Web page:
New Guidelines Allow Slacks for Female Missionaries in Mosquito-Prone Areas
The Church has released new health and safety guidelines—which allow sister missionaries to wear dress slacks—to better protect missionaries in certain areas of the world from mosquito-borne viral diseases such as dengue fever, chikungunya, and Zika.
“Major governmental agencies concerned with health care and disease prevention have recently issued alerts and precautions about the spread of mosquito-borne viral diseases throughout major areas of the world,” said Elder Gregory A. Schwitzer, assistant executive director in the Missionary Department and the chairman of the Missionary Medical Health Services Division.
In the 230 missions, or roughly half of the Church's missions, where there is significant risk of mosquito-borne diseases, missionaries are strongly encouraged to wear clothing that covers exposed skin, especially arms and legs. Sister missionaries serving in the affected missions are encouraged to wear full-length dress slacks during proselytizing activities. They will continue to wear skirts or dresses when attending the temple and during Sunday worship services, conferences and baptismal services. In areas where it is not acceptable for women (including sister missionaries) to wear dress slacks, they are encouraged to wear long skirts to protect themselves from mosquito bites.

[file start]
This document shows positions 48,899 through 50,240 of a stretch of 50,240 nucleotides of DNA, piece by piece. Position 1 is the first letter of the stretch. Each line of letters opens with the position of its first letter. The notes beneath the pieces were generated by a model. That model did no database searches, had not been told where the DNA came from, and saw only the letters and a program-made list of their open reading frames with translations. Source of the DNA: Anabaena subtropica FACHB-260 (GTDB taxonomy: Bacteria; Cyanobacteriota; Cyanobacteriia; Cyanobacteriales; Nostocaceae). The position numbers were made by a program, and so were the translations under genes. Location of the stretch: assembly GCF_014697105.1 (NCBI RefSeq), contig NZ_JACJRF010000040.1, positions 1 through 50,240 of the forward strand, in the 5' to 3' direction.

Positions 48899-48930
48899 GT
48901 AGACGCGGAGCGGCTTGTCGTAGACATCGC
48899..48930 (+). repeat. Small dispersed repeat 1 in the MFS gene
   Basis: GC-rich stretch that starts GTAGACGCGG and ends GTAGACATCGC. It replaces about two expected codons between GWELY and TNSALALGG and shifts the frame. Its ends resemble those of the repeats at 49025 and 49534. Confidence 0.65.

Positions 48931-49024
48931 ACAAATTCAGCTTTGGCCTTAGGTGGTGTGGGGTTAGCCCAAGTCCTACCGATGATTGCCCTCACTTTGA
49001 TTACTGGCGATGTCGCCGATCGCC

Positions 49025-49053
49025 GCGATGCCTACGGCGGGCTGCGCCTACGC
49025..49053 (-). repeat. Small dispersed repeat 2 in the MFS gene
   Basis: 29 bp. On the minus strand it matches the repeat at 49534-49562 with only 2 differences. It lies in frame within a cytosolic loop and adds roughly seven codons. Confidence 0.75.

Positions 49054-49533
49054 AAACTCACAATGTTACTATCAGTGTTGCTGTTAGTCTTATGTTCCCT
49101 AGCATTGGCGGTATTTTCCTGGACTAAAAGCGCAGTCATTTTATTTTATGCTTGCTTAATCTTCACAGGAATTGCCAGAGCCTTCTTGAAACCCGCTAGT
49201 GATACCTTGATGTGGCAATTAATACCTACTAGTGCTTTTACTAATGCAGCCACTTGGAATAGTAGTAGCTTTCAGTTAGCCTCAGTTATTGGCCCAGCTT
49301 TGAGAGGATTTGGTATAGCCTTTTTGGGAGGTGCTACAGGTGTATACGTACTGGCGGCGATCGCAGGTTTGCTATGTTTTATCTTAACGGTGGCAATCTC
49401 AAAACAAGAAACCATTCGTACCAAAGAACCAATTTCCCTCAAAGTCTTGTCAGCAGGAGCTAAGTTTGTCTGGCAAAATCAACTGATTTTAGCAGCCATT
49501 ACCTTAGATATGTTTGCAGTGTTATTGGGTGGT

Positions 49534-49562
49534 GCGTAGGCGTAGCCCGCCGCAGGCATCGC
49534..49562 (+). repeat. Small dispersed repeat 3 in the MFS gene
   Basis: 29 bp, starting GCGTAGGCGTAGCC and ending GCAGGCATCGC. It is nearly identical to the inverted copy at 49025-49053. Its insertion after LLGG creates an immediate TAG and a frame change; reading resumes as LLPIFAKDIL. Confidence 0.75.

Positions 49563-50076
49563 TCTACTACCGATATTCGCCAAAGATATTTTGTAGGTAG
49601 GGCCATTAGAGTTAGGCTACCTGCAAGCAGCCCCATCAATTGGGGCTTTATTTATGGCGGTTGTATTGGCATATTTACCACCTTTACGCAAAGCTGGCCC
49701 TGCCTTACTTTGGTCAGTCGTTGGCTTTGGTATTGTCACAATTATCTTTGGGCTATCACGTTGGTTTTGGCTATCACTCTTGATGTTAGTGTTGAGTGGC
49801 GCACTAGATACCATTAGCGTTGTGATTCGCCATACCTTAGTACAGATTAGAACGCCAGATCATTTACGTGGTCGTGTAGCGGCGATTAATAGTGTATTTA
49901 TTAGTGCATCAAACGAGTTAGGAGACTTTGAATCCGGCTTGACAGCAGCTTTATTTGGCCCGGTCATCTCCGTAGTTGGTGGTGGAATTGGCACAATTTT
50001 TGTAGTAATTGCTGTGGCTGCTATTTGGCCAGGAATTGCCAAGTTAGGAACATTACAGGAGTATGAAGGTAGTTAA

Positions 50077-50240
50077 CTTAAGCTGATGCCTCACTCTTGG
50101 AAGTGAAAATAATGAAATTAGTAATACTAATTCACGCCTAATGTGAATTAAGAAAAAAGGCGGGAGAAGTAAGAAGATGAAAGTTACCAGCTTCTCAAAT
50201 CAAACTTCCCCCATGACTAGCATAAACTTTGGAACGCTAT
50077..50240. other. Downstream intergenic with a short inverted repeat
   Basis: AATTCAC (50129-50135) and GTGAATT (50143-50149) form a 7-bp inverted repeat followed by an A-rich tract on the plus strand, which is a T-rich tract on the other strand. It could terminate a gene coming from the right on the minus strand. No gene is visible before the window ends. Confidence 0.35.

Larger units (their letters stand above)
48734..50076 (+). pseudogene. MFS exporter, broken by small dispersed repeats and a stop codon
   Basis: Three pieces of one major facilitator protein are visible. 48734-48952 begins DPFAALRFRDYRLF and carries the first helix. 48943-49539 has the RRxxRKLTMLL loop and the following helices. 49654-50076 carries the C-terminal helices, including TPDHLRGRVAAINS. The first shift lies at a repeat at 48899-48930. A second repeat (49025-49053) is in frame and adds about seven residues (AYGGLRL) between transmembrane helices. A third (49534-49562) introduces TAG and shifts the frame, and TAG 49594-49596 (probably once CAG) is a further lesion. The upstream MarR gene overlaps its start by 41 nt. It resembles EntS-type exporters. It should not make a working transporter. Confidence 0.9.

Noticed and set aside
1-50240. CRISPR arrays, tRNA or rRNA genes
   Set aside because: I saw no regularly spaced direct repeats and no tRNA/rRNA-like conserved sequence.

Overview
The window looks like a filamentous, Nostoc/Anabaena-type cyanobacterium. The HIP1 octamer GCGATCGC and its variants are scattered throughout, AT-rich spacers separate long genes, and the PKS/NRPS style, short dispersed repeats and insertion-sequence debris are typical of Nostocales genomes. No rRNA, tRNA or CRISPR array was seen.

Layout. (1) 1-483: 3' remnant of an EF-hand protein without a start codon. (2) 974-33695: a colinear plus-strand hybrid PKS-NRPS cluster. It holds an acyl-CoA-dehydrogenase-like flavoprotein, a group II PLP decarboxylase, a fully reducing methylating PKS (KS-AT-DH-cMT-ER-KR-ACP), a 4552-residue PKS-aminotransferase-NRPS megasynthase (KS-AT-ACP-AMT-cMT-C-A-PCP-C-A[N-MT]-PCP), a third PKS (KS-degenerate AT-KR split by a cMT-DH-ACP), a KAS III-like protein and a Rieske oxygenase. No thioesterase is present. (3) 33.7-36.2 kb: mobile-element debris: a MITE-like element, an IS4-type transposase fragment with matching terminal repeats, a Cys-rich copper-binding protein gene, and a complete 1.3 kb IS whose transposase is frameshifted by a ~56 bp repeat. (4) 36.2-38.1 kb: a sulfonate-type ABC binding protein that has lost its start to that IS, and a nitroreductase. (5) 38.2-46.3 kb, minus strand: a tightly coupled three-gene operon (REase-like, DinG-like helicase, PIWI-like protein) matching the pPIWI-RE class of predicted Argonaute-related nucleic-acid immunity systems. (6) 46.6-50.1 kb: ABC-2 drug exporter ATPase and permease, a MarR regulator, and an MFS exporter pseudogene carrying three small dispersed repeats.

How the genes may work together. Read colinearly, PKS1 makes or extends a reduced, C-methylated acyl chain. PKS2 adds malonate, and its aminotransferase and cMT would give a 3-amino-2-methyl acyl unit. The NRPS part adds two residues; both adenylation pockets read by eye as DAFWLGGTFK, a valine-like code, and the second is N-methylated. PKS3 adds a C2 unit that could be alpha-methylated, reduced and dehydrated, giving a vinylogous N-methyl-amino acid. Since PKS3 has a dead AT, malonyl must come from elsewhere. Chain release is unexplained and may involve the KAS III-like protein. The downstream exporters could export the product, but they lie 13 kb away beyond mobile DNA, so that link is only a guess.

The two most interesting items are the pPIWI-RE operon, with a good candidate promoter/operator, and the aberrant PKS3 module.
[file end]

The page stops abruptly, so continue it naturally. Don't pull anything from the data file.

The new guidelines apply only during the wet seasons, when the risk for mosquito-borne illnesses is high. Information is being sent to all mission presidents and will also be provided to newly called missionaries. Those areas include parts of Africa, Asia, Caribbean, Central America, Europe, Mexico, Pacific, Philippines and South America.
In addition, the Church has announced it will now pay for permethrin insecticide solution and DEET-containing insect repellant for all missionaries worldwide. Full-time missionaries in mosquito-infested areas have been encouraged for many years to wear permethrin-treated clothing and regularly apply DEET-containing repellants.
“We are encouraging and training our missionary force to implement these preventative measures and would also encourage the general membership to consider these measures for themselves and their families,” added Elder Schwitzer.
“We will continue to monitor and evaluate the spread of these diseases and, where needed, make adjustments in these guidelines, giving highest priority to missionary health and safety,” said the statement from the First Presidency. “We continue to recommend that missionaries avoid stagnant and standing water, where possible, particularly around residential areas and in their apartments.”
Other new missionary dress and grooming guidelines announced May 18 allow missionaries to wear approved wide-brimmed hats and “simple and conservative” sunglasses as protection from the sun.
Examples of appropriate clothing, hats, and sunglasses can be viewed on the Missionary Dress and Grooming website at missionary.lds.org/clothing.